With the United Nations’ post-2015 development agenda currently under discussion, civil society actors in Europe are calling for a firmer stance on human rights and gender equality, including control of assets by women.
Olga Mugisa, 11-years-old, takes to the microphone in front of her peers, the Ugandan flag proudly draped behind her and green plants framing the stage. She has an important message to share with her fellow students: “If you cut one, plant two.”
The spectre of famine is haunting Nicaragua. The second poorest country in Latin America, and one of the 10 most vulnerable to climate change in the world, is facing a meteorological phenomenon that threatens its food security.
With leading politicians meeting next month for the World Summit of Legislators in Mexico City, it is clear that a new global climate deal is needed. Each year, the world is seeing signs of climate change's accelerating impacts, from longer, more intense droughts to stronger storms and rising seas.
It is now two years since Mexico passed the General Law on Climate Change, a landmark piece of national environmental legislation.
Still a long way off in many parts of the world, climate displacement is already a reality in the Pacific Islands, where rising seas are contaminating fresh water and agricultural land, and rendering some coastal areas uninhabitable.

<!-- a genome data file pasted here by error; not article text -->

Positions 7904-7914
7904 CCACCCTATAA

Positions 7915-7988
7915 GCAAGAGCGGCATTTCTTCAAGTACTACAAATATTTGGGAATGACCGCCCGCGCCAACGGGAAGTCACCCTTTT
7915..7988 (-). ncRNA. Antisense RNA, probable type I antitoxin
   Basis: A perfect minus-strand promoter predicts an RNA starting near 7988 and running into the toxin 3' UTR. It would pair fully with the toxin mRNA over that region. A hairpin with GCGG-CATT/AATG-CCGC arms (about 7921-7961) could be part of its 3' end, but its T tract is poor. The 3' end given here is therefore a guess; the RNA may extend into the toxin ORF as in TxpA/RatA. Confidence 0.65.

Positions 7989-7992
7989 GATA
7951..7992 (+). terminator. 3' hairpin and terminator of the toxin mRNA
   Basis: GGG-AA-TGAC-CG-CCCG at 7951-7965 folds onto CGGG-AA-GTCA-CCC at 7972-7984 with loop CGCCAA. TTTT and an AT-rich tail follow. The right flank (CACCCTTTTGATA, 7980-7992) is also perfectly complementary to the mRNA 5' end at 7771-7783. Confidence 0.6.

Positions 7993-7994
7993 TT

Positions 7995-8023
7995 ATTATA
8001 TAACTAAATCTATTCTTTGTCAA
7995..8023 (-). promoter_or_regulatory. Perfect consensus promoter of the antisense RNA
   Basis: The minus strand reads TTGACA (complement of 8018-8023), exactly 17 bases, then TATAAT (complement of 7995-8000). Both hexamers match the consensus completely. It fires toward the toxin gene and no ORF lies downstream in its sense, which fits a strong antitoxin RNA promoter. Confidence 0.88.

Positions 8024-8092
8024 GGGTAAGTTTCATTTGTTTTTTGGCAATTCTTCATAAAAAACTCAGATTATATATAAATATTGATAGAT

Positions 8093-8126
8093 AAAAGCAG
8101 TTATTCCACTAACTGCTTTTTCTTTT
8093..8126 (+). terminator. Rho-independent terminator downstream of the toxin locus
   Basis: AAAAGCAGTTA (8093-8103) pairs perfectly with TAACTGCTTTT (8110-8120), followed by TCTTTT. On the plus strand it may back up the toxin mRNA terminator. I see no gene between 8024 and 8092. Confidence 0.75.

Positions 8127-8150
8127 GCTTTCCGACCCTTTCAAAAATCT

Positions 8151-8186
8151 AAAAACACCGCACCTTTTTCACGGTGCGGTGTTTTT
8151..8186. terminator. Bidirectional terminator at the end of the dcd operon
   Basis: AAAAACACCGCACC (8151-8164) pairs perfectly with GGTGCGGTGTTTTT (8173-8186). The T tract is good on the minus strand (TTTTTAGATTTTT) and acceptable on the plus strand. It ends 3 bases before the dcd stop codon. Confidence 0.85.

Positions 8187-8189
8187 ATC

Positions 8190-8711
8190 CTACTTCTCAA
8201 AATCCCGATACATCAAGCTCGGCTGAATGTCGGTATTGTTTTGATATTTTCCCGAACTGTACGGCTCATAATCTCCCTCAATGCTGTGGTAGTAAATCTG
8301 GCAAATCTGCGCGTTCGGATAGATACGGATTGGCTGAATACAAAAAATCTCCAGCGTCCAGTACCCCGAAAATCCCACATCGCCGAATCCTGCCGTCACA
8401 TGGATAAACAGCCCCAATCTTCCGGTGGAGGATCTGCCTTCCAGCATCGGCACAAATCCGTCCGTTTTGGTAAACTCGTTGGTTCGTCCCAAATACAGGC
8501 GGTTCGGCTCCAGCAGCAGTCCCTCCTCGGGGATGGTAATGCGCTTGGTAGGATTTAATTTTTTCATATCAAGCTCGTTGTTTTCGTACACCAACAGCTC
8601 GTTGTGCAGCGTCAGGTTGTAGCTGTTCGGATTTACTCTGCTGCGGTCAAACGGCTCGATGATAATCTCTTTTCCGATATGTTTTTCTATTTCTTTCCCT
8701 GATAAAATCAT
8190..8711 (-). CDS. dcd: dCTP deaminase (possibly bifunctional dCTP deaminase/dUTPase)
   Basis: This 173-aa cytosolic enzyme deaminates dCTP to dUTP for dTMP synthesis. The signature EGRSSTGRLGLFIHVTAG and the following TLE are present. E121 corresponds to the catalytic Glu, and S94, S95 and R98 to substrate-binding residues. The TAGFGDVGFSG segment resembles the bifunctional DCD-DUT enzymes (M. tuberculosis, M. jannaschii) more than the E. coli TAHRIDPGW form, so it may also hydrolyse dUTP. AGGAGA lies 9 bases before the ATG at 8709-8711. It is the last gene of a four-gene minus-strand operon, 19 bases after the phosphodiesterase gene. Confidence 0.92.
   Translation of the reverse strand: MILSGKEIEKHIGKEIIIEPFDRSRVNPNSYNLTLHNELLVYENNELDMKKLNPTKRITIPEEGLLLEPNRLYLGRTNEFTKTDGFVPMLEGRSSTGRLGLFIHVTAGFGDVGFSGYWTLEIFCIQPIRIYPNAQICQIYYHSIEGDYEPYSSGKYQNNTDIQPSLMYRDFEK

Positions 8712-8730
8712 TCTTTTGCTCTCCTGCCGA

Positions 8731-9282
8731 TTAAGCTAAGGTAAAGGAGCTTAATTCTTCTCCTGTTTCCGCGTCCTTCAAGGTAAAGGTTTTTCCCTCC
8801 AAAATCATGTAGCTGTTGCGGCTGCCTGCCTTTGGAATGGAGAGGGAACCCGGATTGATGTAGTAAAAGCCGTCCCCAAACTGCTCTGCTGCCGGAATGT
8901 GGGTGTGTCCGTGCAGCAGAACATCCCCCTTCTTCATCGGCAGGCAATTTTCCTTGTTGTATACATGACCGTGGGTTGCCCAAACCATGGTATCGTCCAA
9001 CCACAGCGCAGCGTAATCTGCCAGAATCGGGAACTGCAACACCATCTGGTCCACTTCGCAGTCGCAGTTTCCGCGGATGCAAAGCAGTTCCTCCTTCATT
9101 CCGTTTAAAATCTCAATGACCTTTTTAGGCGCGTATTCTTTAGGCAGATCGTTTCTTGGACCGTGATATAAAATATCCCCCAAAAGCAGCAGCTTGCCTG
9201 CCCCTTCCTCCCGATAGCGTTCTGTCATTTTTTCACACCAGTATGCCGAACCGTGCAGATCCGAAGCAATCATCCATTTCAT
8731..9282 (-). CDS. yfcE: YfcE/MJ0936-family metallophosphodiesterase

Some of the Earth’s most delicate tropical paradises are being disfigured by the by-products of the modern age - marine debris: plastic bottles, carrier bags and discarded fishing gear.
A new weapon in the arsenal against climate change is tapping local knowledge to bridge the policy gap and let communities make their own informed decisions about how to manage livelihoods, natural resources, culture and heritage.
Each of Cuba’s 168 municipalities faces the challenge of designing its own strategic development which, as well as economic and social progress, minimises the impact of extreme weather and other problems caused by global warming.
The government of this historic walled city, a bastion of tourism on the Caribbean coast of Colombia, is widening beaches and building dual carriageways on its north side to protect against the ever-worsening impacts of climate change.
Wild elephants are usually the primary attraction in the remote shrub jungles of Udawalawe, about 180 kilometres southeast of Sri Lanka’s capital Colombo. But this Christmas season, the massive Udawalawe dam stole the limelight from the lumbering beasts.
Imagine Guyana and Dominica without forests and rivers, or Antigua, Barbados and St. Lucia without beaches.
Scientists predict that in the coming years, Bangladesh will be battered by even more climate disasters than it has already endured. Global warming has caused devastating damage in this lower Himalayan delta country of 150 million people, where seawater intrusion, increasingly intense cyclones, dried up rivers and extreme weather events have become the norm.
Local scientists are warning the tiny 62-square-mile island of Barbuda is becoming one of the most vulnerable spots on earth to the consequences of climate change.
The postcards portray sand, sea and sun. But key players in the Caribbean tourism industry are warning that it's time to shift gears away from the region's threatened coastlines and instead promote inland attractions like biodiversity.